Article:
If you look at the net-new managed services revenue growth rate, the average is 35% and the median is 10%. For companies that use their general sales team to sell managed services, their net-new growth rate is 22%. For companies that use a dedicated managed services business development set of resources to sell their managed services offerings, their growth rate is 30%. So, that's an 8% improvement just by changing the type of resources that you use focus on the primary engagement of quantifying and closing these managed services deals. This is the kind of data that can help you make the case for investing in a dedicated managed services sales team.
As you begin the process of collecting these metrics, it's always a good idea to make sure you fully understand these numbers so that when you talk to your finance partner and leadership, you can have a fact-based discussion of what your metrics should really look like, how you establish them, and how you can improve them.
Get a Better Understanding of How to Apply these Metrics in my On-Demand Webinar
Since this is just a small peek into the world of managed services metrics, I encourage you to watch my free On-Demand TSIA Pulse webinar where I walk you through what these metrics mean, how to read them, and how they can point you in the right direction to making the right investments for your company's managed services business for the future. I also go over some of the recent developments in managed services that are included in my paper, "The State of Managed Services 2017." Thanks for reading!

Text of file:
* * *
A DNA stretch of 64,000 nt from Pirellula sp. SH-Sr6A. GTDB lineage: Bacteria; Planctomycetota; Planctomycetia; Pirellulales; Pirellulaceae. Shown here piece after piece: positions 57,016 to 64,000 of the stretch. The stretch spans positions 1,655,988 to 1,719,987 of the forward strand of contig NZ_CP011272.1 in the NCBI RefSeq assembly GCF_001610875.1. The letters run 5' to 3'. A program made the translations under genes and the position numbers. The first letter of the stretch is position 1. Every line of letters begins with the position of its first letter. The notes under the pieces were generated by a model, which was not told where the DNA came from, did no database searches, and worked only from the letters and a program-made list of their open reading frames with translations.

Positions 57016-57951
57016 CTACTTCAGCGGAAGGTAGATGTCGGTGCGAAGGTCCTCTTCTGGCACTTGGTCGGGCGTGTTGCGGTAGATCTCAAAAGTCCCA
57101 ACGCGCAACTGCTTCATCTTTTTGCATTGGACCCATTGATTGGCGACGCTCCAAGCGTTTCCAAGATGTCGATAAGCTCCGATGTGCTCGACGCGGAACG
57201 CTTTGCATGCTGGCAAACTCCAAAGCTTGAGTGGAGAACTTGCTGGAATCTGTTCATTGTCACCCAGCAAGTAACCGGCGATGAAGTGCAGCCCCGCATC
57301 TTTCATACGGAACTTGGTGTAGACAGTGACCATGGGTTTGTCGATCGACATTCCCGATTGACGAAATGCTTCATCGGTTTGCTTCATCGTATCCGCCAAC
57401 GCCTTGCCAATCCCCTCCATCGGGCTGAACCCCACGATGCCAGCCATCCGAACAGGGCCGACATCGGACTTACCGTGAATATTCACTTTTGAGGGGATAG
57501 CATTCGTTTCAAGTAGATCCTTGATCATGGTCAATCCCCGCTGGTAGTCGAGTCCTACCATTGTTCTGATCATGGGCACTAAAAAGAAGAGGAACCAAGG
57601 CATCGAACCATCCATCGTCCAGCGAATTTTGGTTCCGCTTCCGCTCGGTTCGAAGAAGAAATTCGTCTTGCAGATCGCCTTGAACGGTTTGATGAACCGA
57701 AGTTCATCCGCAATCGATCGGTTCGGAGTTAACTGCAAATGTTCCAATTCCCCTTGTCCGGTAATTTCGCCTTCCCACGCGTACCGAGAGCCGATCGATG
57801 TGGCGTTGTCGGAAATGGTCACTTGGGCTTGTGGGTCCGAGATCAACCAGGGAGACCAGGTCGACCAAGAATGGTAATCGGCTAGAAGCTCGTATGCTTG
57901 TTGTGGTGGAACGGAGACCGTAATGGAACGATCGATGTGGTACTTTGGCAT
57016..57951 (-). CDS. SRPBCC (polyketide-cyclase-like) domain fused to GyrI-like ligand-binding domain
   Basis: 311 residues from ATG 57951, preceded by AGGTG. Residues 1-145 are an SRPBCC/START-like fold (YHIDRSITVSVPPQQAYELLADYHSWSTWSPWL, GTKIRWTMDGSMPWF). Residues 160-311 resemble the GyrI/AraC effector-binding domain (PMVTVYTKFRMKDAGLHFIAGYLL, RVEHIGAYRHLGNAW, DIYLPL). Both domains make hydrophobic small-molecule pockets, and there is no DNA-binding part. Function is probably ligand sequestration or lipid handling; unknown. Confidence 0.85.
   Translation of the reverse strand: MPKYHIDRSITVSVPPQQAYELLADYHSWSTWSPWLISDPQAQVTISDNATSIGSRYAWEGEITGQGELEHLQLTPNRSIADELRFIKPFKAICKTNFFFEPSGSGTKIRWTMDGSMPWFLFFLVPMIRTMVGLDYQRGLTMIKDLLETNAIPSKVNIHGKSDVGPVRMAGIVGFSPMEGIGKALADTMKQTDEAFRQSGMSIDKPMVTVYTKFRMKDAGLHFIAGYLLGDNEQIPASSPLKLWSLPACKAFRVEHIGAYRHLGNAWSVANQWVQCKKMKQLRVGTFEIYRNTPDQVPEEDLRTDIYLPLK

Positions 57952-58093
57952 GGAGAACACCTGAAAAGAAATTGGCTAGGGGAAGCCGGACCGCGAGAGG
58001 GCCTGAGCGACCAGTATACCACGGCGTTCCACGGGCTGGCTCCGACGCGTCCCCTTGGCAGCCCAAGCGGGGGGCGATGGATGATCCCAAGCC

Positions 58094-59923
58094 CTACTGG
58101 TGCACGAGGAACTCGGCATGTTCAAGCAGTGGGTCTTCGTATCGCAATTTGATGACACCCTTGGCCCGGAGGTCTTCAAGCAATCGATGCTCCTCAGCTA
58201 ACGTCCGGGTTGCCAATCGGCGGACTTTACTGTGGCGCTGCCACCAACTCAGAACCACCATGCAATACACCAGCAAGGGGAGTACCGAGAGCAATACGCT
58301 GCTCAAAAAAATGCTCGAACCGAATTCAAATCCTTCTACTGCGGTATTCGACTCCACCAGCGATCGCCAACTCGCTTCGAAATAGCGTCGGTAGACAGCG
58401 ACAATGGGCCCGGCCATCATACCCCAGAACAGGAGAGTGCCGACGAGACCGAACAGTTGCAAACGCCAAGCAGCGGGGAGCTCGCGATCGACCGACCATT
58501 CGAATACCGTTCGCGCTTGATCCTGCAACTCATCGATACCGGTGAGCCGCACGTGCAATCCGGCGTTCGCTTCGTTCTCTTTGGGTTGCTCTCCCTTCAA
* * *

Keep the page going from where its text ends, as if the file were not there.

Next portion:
About the Author
George Humphrey, is the vice president of research, Managed Services, for TSIA. He is a networking and communications industry veteran of over 25 years with extensive experience in managed infrastructure and application services. Throughout his career, he has held several leadership positions in managed services, including global strategy, product line management, marketing, operations, and client management.